Of course not. It was a swindle from the get-go. The reason the banks looked the other way and issued these shaky mortgages was because they didn't really think there was any risk involved. After all, it wasn't their money. They simply repackaged the loans into bonds and sold them off to someone else. No worries. But, does that make them any less guilty?
Consider this: If the banks didn't know that the mortgages were bogus, than why are all the various types of mortgages; including Alt-As, piggybacks, home equity loans, ARMs, prime, and "interest only"---defaulting at the same time? It is not just subprime mortgages that are failing; it runs the gamut.
The reason is obvious; it's because the banks were making windfall profits and didn't want to rock the boat. They knew they were peddling garbage. How could they not know? The banker's primary task in life is to figure out who can pay him back "with interest". And they're pretty good at it, too. So why did they start handing out hundreds of billions of dollars to anyone who could fog a mirror? In fact, it got so out-of-hand that (according to The New York State Commission of Investigation) "a homeless woman earning $10 an hour was recently approved for a $470,000 adjustable rate mortgage". In a similar incident, two Hispanic migrant workers in Bakersfield, California, who made roughly $45,000 in combined income, were approved for a mortgage on a home valued at $725,000.
These aren't innocent mistakes. They're part of a broader pattern to fudge the paperwork so unqualified "high-risk" loan applicants would look like J. Paul Getty and secure a mortgage. That way, the banks could continue to rake in lavish origination fees and maximize their profits.
But then the plan hit a rough patch and the Gravy-train tipped over into the ditch. When the credit storm hit the markets in August, the mortgage securitization went into deep freeze and the easy money from Wall Street dried up. The banks got stuck holding billions of their own bad paper. Now every foreclosure eats into their capital so, they've turned to the government for a handout. Of course, they don't want the public to know what's really going on so they've asked the Bush administration to help them pull the wool over everyone's eyes. According to the New York Times one banking official summed it up like this:
We believe that any intervention by the federal government will be acceptable only if it is not perceived as a bailout of the bond market.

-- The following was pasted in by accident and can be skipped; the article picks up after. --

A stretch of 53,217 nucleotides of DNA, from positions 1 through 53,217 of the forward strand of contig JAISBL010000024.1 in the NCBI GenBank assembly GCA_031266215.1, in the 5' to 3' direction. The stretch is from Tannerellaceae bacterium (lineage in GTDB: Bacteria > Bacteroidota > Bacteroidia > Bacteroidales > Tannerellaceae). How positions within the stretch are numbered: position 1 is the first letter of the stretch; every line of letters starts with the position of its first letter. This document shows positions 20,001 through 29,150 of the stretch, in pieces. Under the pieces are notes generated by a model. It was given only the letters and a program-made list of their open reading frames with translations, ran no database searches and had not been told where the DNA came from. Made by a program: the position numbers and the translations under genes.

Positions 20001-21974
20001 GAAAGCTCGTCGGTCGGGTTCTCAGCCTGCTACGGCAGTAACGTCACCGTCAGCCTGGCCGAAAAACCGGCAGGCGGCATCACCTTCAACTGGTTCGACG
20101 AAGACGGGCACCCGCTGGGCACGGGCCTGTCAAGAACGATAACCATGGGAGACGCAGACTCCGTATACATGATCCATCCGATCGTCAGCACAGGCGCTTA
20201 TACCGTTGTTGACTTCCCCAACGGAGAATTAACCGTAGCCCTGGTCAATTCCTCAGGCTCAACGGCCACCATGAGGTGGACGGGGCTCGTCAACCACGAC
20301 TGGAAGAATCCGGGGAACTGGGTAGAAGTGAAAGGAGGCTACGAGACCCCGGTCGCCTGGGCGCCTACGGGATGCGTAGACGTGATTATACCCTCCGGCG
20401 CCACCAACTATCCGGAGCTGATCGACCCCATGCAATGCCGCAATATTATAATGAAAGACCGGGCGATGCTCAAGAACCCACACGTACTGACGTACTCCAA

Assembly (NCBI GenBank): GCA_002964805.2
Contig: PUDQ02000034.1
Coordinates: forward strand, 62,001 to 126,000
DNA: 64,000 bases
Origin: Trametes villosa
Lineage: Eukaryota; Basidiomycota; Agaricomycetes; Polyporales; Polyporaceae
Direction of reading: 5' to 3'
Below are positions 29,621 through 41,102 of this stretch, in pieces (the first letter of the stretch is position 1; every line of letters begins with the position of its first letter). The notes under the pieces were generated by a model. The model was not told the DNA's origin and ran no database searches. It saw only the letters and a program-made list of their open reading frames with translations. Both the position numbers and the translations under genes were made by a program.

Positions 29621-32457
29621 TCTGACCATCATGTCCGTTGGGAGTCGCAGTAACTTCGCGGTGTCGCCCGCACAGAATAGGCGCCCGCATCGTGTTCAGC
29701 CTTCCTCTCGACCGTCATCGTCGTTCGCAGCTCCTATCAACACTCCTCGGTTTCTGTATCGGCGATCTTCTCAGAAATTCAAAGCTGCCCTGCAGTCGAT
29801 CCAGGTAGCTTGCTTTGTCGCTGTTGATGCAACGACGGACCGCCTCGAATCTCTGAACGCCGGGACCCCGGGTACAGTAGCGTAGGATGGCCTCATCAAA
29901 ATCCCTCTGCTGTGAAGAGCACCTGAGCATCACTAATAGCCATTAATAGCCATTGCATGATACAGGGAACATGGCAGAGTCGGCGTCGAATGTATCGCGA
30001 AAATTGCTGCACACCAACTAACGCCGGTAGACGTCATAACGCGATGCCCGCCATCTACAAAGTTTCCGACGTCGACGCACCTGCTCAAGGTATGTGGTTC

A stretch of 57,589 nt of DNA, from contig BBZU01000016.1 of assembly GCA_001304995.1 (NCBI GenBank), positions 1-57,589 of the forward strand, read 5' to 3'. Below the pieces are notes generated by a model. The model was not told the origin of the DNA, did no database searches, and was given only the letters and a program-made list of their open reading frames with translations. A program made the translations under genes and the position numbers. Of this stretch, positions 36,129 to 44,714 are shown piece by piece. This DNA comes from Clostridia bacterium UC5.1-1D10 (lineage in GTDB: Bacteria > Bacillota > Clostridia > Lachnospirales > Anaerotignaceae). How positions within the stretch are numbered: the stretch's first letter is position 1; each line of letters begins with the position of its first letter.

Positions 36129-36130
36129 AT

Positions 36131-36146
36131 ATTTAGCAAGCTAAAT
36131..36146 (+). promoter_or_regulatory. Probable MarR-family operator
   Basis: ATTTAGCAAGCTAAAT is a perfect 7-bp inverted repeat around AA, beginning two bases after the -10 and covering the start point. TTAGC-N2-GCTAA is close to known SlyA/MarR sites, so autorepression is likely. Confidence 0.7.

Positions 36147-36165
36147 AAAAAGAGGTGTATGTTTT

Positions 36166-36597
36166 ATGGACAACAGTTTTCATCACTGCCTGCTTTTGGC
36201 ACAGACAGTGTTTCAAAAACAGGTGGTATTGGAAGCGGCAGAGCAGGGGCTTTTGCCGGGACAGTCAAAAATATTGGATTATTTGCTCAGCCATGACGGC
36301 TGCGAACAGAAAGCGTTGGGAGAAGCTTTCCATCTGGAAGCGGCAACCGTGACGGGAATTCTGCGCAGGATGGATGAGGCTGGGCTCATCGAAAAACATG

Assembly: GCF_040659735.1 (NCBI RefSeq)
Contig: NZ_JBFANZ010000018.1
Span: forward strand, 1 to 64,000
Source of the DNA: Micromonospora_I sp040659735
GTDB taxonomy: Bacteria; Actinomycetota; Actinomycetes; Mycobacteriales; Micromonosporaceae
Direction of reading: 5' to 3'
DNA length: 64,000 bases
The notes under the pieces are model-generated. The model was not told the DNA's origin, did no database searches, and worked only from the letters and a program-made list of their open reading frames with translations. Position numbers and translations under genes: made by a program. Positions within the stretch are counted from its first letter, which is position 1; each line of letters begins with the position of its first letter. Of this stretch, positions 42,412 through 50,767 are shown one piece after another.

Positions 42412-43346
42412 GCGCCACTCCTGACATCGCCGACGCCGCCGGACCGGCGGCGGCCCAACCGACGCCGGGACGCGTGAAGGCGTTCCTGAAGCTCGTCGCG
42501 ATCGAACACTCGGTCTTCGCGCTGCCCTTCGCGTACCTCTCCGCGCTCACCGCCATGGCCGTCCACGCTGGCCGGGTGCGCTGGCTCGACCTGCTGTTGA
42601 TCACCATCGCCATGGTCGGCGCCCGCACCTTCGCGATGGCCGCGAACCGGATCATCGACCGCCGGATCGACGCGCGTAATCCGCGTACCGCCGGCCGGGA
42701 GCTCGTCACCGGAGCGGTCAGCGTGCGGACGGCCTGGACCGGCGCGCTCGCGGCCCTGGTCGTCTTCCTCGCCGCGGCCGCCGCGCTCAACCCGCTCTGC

Really? So, on top of everything else, the banks want the Bush administration to organize a public relations campaign that will make the multi-billion bailout look like it was designed to help struggling homeowners instead of crafty bankers. Unbelievable. No doubt Team Bush will do whatever they can to help out.
Bank of America's proposed $739 billion bailout is just the first of many hyper-inflationary, economy-busting trial-balloons we can expect to see in the near future. The banking system is in terminal distress; collapsing from hundreds of billions in worthless assets, bad bets, and poor decision-making. Their capital impairment problems were all brought on by themselves. And they should be forced to pay the consequences, whatever that may be. They managed to take a simple, revenue-generating activity like mortgage lending, and turn it into a textbook case of grand larceny. It's pathetic.
In their present condition, many of the banks will be back for another handout in a matter of months. Next will be commercial real estate (CRE) which is already slumping and on its way down. Then it'll be the $160 billion in private equity deals and leveraged buyouts (LBOs) which need refinancing. Then it'll be the maxed-out credit cards, and delinquent student loans and defaulting car loans all of which are failing at a faster and faster pace. It is not just the structured investment market that's unraveling now; it's the whole speculative paradigm of hyper-inflated assets, toxic bonds, over-priced equities and bizarre-sounding derivatives which are crashing down in one great debt waterfall. The investment banks are at the very center of the problems. They've played it fast and loose from the very beginning and now they've come up snake-eyes. Tough luck. Only they shouldn't count on a $700 billion freebie from Uncle Sam to make up for their own bad judgment.